8 02 2010

 There are so many great books out there for teaching Point of View and perspective. When I talk to my students about point of view, I always read to them numerous picture books to show them that  a creative story can come from changing around the point of view of a familiar story, or writing a story from an unusual perspective.

I always read to my students, The True Story of the Three Little Pigs by Jon Scieszka. This is a story of the three little pigs from the point of view of the big bad wolf.  They love this story!

I then have my students read the original version of Little Red Riding Hood. In groups of four they pick a character (the mom, little red riding hood, grandma or the wolf) out of a hat. They then have the re-write the story from the character’s (that they chose) perspective.

To share, I have break into groups and have all the grandma’s share, all the little red-riding hoods share, together. They enjoy hearing how other people wrote their story form the same character’s point of view.

Other good picture books I use for point of view and perspective:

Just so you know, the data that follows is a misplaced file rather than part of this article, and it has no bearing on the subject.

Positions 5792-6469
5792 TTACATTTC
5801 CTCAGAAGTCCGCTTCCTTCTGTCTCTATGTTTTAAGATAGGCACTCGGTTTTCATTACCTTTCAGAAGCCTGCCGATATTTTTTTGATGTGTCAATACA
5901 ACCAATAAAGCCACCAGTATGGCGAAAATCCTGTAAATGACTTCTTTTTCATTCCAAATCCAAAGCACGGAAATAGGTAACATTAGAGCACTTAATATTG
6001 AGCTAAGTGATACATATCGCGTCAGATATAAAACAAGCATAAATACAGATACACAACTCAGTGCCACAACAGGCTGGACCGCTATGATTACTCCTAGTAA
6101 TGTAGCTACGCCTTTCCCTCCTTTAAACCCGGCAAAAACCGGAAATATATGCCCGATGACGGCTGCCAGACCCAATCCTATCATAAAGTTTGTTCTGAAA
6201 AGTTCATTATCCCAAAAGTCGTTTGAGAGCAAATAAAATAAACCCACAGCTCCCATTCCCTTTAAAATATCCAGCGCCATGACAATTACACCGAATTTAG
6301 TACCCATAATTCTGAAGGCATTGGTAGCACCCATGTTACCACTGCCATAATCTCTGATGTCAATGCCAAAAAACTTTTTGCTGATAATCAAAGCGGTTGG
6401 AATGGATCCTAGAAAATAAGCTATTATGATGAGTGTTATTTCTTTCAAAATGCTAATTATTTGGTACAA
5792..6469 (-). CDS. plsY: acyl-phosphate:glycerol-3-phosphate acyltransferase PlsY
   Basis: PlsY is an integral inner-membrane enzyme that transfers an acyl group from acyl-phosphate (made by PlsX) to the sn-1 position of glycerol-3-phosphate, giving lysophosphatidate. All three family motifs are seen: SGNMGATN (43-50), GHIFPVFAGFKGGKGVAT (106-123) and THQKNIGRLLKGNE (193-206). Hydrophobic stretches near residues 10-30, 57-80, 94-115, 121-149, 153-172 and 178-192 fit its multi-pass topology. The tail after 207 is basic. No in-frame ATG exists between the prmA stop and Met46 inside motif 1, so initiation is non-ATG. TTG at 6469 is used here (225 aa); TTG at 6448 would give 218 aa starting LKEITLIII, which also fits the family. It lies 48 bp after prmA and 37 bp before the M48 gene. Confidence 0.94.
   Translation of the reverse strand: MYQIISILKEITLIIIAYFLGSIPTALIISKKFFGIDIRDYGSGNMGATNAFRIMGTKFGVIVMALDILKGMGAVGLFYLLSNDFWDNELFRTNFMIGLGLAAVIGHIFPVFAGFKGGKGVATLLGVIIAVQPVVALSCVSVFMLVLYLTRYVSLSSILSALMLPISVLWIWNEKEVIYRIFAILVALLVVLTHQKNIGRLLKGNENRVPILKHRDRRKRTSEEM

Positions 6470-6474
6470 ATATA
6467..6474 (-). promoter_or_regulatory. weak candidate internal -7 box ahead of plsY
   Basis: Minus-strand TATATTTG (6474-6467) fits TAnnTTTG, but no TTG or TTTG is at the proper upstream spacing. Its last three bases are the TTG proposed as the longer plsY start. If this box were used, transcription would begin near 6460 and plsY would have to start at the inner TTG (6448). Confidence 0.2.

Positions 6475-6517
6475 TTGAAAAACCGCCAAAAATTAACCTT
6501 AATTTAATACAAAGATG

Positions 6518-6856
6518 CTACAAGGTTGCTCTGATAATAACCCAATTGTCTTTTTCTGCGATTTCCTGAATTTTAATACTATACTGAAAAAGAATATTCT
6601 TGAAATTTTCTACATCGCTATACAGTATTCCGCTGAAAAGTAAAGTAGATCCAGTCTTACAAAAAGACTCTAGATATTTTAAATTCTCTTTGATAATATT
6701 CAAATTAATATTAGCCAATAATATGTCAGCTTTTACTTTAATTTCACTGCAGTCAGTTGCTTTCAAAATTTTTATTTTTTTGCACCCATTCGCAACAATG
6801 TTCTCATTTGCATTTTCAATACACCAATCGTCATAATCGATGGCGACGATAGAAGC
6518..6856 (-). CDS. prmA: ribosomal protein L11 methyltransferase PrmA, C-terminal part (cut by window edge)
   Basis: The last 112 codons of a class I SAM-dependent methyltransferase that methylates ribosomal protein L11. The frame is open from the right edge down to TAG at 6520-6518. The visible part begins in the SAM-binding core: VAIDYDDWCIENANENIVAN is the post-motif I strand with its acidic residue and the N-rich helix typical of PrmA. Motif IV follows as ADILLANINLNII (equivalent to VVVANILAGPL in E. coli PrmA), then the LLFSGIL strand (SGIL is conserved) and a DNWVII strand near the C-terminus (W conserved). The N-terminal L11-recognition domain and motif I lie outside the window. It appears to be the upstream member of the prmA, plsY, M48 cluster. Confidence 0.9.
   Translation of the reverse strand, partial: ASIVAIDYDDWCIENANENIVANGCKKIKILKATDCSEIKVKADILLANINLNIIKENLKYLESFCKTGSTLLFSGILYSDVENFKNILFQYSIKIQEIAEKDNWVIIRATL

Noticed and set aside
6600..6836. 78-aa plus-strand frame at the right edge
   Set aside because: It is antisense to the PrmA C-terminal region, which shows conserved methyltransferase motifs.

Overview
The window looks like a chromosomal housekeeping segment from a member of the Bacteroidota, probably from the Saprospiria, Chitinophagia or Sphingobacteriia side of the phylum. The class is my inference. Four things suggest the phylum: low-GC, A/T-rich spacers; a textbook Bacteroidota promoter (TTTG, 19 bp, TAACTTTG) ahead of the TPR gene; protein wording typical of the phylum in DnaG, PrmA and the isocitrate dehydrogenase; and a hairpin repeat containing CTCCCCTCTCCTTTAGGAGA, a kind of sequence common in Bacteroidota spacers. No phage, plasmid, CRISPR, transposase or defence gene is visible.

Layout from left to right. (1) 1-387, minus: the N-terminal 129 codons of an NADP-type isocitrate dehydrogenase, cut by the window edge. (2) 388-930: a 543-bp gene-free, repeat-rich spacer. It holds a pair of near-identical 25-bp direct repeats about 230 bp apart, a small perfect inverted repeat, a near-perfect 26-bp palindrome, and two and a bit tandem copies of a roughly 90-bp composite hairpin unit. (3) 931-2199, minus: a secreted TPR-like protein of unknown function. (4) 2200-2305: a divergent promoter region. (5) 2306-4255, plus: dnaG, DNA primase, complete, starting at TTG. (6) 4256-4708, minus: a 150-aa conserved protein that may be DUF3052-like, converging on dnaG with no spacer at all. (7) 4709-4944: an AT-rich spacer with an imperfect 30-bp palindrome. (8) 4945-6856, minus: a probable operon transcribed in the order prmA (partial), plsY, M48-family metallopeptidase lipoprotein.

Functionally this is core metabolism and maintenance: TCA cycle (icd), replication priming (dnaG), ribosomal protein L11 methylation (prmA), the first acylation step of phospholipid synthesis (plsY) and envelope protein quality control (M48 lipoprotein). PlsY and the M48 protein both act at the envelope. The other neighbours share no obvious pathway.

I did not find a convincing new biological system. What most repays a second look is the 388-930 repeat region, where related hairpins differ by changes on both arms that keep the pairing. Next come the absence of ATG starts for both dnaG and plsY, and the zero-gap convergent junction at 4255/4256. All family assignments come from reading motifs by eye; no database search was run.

The Fourth Little Pig by Teresa Celsi

Dear Mrs. LaRue: Letters from Obedience School by Mark Teague

The Great Gracie Chase: Stop That Dog by Cynthia Rylant

The Great Kapok Tree by Lynne Cherry

Two Bad Ants by Chris Van Allsburg

Wolf Who Cried Boy by Bob Hartman.





Moving Forward with Writing Groups

9 12 2009

During writing workshop, I have found that my students are not giving each other good feedback when they are sharing their work with each other.  I find that they are just sharing their writing pieces, and not taking time to hear other people’s pieces, give or ask for advice to improve their work.


In writing group meetings during writing workshop:

I have my students tell their listeners to: Bless, Address, or Press with their writing.

Bless means to say only positive comments about the piece.

Address means that the writer picks one or two things that he/she specifically want help on.

Press means that the writer is in the publishing stage so give him/her everything you’ve got to make it great. The writer also tells the listeners what specifically he/she needs help on.

Even though I have the students do bless, address, press- I think I need to revisit it and remind the students to move to the address or press step.

What we have done in writing groups so far:

  • At the beginning of the year, I had my students get into writing groups and gave them written pieces (written by published authors). I had the students mine for gold and share their thoughts.
  • I also gave each group a selection of poems to read through, mine for gold and then give the writer advice on what they would change and why.